Last October, British Petroleum filed a request for a new trial to investigate the cause of a 2010 explosion in the Gulf of Mexico. The request was denied by U.S. District Judge Carl Barbier, leaving BP responsible for $18 billion in federal fines for gross negligence.
In the original trial, Judge Barbier excluded certain testimony concerning the cement provided by Halliburton Company to seal the leaking well. BP argues that although the testimony was excluded from evidence, the federal judge nevertheless used it to make his decision, a fact that Judge Barbier denies.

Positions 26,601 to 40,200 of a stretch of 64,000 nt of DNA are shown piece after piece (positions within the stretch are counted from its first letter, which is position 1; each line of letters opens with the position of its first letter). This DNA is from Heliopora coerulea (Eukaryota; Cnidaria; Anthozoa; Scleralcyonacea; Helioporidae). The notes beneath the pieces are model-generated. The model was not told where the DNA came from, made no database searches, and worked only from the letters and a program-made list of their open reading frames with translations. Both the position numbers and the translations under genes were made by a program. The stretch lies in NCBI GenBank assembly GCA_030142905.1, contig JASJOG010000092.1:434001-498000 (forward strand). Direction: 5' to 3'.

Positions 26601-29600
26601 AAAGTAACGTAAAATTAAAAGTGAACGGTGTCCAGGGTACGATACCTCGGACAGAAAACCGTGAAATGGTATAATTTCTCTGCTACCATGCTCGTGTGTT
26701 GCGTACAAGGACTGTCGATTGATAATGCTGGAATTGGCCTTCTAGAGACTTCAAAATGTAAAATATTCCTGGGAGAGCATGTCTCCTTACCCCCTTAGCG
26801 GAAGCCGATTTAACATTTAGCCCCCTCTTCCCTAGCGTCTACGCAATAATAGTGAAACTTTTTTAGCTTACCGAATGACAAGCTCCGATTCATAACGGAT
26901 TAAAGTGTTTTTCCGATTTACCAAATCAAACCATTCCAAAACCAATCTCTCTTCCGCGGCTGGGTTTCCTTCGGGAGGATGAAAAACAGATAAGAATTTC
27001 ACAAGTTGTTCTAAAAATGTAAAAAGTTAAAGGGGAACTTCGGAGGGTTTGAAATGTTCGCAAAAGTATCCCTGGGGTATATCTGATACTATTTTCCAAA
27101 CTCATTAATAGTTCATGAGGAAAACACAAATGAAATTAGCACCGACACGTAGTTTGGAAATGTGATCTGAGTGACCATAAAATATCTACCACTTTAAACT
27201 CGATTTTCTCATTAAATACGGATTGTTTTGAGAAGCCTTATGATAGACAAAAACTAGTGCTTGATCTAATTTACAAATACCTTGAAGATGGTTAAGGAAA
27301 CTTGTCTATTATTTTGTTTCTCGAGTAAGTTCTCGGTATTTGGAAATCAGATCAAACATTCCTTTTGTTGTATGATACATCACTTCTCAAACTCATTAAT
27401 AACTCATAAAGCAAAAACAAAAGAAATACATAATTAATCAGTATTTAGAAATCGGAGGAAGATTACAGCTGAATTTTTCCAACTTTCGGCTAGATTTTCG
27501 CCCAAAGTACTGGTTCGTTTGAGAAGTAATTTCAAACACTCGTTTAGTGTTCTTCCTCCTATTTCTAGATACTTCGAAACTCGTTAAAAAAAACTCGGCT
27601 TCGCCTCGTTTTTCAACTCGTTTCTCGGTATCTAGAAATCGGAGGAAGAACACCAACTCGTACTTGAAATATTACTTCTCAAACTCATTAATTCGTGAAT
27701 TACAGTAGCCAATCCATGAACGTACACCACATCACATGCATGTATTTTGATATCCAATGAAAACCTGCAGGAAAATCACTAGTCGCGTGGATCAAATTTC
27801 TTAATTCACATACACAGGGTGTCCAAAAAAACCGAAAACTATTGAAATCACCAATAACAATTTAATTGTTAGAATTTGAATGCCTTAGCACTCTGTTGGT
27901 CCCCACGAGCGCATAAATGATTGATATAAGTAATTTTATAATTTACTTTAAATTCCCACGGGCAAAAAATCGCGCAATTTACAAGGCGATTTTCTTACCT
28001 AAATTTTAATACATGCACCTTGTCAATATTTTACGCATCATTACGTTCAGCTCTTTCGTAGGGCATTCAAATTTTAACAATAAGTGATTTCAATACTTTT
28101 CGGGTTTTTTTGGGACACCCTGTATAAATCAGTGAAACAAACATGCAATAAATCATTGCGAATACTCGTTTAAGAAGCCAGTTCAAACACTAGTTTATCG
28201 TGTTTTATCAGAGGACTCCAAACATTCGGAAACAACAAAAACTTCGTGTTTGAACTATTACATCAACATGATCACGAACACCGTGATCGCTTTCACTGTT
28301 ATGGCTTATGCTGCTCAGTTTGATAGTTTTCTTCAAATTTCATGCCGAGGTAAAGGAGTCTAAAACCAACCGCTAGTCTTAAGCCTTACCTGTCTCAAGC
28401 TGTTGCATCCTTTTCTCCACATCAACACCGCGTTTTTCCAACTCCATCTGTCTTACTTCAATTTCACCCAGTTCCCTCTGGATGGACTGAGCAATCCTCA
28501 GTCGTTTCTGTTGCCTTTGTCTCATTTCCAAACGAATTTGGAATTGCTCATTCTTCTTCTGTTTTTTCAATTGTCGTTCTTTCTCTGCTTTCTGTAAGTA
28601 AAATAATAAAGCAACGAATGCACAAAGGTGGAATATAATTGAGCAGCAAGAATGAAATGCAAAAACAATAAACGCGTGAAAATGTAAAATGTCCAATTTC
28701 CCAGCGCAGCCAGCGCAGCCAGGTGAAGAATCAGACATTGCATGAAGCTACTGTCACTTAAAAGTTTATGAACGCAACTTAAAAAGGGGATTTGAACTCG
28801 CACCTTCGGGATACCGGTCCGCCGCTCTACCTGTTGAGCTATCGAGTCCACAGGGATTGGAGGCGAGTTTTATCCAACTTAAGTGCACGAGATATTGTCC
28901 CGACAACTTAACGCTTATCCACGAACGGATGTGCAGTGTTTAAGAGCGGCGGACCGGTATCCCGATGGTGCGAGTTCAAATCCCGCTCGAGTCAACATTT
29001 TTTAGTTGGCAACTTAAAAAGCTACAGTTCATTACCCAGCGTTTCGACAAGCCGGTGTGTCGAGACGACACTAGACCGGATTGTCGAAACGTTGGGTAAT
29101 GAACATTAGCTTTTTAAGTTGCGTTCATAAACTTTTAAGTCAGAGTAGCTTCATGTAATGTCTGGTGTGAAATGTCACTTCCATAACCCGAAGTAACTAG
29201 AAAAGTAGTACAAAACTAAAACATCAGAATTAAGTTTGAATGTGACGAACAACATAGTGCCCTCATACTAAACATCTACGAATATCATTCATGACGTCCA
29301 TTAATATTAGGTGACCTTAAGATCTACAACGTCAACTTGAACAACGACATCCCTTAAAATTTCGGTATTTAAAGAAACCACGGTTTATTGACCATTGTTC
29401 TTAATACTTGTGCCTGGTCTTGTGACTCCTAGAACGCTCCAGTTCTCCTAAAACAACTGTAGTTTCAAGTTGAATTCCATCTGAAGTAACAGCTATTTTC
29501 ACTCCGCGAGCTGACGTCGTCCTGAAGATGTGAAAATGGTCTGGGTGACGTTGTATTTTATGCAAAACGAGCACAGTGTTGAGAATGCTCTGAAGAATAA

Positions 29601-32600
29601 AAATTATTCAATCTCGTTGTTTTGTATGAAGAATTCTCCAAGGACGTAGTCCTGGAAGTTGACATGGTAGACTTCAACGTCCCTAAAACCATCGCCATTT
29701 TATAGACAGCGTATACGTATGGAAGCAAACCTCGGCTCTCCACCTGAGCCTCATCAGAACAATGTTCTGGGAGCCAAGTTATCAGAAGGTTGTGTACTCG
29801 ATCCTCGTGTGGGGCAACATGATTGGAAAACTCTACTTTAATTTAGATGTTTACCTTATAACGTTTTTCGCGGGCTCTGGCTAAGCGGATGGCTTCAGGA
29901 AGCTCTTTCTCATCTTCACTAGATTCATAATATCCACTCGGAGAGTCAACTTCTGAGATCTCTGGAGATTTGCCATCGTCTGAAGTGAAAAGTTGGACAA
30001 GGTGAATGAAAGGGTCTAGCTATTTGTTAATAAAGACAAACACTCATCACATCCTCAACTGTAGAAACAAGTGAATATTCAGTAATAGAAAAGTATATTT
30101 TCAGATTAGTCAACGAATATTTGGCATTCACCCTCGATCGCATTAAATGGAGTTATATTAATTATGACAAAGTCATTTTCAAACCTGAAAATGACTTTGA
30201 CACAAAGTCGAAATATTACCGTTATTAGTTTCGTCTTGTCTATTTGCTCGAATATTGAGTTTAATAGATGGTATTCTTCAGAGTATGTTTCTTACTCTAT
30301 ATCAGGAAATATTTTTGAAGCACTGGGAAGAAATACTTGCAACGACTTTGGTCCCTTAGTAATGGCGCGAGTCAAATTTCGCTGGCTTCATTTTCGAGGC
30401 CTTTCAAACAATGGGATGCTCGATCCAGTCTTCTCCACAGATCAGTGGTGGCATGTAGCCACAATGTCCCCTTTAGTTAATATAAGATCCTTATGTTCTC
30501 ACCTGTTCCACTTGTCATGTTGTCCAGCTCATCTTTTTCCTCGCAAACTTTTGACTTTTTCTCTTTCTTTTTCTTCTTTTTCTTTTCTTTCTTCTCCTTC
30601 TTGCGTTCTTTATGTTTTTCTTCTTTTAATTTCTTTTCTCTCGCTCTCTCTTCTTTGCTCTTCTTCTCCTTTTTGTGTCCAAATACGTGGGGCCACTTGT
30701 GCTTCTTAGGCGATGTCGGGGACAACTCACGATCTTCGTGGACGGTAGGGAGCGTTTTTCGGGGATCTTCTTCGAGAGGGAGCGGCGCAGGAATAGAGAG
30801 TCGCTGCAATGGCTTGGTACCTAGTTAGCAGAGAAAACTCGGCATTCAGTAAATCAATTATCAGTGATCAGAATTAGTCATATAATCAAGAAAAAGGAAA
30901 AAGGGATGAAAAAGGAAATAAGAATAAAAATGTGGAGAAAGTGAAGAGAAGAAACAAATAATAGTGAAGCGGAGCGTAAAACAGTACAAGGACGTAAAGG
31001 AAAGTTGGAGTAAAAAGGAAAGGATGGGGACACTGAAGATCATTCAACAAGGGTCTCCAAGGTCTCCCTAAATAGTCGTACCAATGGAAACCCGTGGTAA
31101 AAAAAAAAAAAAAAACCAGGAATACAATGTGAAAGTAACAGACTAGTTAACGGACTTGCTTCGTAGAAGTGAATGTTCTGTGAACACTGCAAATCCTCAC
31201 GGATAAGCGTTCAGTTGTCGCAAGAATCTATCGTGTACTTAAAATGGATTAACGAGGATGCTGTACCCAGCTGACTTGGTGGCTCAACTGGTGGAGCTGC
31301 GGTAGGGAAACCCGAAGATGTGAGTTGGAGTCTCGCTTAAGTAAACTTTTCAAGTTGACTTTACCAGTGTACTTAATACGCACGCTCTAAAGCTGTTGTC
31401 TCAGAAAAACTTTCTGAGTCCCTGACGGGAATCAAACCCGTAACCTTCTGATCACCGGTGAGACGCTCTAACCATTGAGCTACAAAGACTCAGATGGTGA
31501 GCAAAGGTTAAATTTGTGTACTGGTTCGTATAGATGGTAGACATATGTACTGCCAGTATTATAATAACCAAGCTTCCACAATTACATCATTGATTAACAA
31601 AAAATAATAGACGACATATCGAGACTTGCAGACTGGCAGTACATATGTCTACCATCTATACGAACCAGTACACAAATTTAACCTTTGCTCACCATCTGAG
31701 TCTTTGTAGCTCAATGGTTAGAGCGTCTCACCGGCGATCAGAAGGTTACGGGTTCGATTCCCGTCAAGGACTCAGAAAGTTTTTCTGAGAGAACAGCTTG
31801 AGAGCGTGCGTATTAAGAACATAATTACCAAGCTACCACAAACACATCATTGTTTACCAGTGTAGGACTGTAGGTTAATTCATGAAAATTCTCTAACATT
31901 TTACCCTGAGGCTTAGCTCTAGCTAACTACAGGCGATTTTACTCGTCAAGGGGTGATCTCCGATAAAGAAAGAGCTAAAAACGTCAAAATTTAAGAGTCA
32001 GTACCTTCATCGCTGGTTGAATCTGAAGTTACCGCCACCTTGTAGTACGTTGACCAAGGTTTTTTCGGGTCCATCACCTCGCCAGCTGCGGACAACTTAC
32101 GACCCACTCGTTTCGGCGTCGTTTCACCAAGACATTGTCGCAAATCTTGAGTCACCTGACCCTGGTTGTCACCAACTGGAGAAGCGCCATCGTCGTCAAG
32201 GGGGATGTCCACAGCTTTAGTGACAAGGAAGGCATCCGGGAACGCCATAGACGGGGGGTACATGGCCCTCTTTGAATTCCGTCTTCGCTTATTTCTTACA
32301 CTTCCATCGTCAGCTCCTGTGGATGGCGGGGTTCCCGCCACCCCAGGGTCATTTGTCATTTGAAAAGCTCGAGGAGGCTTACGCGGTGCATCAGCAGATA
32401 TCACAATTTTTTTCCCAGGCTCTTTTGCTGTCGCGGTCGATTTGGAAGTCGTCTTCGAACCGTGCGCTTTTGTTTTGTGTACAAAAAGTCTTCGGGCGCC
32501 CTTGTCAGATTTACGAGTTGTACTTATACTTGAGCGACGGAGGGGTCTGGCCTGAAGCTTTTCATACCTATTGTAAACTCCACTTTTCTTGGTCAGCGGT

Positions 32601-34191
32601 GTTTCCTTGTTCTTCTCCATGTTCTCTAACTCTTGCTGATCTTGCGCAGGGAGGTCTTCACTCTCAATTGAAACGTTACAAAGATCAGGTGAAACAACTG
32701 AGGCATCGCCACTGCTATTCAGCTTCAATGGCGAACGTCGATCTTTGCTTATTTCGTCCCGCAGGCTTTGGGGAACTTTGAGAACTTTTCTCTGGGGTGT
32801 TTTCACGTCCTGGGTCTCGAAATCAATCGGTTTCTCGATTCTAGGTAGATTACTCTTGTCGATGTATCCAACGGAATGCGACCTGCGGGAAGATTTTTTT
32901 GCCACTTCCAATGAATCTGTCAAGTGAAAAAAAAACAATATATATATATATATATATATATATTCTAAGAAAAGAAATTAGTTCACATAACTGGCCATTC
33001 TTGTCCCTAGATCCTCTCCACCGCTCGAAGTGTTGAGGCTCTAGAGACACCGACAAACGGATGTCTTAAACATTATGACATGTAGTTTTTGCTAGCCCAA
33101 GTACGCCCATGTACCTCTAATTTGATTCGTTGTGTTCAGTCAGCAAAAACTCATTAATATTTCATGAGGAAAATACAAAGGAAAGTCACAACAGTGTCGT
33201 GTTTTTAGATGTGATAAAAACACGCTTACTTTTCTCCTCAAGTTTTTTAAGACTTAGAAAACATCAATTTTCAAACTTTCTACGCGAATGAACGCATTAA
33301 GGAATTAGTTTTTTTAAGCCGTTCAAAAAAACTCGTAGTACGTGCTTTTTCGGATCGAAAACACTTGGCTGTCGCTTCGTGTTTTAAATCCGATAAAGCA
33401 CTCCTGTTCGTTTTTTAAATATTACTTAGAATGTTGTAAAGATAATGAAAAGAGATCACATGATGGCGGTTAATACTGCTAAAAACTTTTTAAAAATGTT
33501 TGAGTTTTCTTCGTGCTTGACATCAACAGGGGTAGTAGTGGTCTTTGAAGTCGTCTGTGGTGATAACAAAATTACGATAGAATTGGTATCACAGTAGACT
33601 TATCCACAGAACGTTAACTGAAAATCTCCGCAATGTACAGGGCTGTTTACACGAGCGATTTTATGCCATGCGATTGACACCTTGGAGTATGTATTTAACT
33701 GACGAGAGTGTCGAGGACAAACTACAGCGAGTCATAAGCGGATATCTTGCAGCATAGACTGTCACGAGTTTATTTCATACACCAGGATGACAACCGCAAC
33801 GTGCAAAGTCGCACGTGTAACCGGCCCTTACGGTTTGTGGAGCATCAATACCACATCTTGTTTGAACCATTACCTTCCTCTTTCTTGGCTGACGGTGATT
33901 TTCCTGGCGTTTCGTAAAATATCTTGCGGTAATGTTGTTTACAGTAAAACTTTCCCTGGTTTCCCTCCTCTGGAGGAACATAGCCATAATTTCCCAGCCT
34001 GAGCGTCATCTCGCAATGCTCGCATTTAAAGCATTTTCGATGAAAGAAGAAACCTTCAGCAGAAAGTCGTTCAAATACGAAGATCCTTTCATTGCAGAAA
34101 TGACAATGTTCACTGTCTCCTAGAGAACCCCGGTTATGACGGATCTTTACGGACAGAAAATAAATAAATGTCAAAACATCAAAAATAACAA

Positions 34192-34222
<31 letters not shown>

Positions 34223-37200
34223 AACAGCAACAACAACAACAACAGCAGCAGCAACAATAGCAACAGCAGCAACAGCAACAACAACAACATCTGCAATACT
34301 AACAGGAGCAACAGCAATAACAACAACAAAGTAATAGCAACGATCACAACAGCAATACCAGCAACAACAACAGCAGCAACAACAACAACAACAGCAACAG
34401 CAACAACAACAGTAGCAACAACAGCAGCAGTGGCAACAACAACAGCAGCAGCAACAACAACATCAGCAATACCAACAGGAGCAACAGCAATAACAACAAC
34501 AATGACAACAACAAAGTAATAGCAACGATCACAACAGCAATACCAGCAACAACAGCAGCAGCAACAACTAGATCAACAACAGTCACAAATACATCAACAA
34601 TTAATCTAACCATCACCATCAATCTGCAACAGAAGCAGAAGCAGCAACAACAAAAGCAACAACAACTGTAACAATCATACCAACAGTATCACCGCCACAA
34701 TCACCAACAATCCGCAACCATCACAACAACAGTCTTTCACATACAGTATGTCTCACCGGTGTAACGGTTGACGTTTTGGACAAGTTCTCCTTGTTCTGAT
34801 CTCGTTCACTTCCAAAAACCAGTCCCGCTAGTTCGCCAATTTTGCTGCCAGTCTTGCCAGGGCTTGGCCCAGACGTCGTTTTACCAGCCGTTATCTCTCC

It is not known whether a request from Halliburton influenced the decision to refuse a new trial, but Barbier has stated that he does not believe BP was treated unfairly in the 2010 ruling. The federal judge explained that portions of the testimony in question were used by BP’s attorneys in their defense, and Bruce Karatz noted that as well, which is why he considers BP’s claim that the same testimony was used to decide against them to be lacking in merit.
Estimates of the amount of oil spilled in the gulf during the crisis range from just over 2 million barrels to over 4 million barrels. Under the Clean Water Act, penalties for negligence are higher than those allowed for accidental spillage.
Lawyers representing British Petroleum intend to appeal the recent decision.